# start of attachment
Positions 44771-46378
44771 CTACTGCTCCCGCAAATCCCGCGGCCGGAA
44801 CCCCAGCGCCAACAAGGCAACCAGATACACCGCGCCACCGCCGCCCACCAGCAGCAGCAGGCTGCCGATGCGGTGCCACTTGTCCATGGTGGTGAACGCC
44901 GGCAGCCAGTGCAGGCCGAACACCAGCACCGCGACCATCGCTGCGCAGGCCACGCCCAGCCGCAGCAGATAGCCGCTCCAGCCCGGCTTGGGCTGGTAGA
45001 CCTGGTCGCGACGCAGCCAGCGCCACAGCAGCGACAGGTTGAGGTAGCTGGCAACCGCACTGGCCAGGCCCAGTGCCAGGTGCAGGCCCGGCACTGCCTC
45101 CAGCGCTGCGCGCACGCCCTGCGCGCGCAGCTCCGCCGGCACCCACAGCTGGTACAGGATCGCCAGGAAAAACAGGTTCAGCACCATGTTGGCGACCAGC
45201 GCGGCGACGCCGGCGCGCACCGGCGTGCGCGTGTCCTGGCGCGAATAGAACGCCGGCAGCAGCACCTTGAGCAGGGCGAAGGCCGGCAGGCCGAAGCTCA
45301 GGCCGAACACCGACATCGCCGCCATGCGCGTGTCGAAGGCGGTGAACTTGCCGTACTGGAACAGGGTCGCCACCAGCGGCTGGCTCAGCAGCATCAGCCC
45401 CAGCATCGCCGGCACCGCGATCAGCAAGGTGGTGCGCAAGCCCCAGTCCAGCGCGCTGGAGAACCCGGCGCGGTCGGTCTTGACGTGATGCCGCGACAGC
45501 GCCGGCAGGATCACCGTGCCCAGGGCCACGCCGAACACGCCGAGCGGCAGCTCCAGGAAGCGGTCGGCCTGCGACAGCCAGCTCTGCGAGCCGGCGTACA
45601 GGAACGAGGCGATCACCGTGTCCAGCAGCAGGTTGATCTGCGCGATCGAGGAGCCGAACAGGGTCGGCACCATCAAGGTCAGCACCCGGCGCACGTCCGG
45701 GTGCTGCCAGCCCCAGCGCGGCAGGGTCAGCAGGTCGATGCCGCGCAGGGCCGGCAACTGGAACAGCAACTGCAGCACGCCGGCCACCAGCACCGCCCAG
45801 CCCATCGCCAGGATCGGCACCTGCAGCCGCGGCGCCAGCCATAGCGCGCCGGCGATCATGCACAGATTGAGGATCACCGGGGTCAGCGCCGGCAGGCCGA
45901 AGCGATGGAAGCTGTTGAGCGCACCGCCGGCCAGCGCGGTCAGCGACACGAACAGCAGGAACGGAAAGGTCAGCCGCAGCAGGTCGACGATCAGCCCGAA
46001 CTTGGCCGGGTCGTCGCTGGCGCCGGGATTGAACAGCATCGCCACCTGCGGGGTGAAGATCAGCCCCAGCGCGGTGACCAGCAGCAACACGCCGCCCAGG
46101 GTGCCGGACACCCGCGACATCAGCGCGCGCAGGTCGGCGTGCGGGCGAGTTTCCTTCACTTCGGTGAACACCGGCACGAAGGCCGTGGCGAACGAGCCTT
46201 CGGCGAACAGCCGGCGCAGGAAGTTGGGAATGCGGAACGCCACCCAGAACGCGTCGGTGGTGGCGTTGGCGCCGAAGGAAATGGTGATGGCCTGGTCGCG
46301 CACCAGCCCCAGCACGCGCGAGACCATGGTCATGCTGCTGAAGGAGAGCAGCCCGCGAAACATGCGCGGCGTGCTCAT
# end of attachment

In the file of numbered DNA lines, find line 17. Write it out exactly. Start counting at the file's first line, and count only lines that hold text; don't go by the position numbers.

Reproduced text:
46201 CGGCGAACAGCCGGCGCAGGAAGTTGGGAATGCGGAACGCCACCCAGAACGCGTCGGTGGTGGCGTTGGCGCCGAAGGAAATGGTGATGGCCTGGTCGCG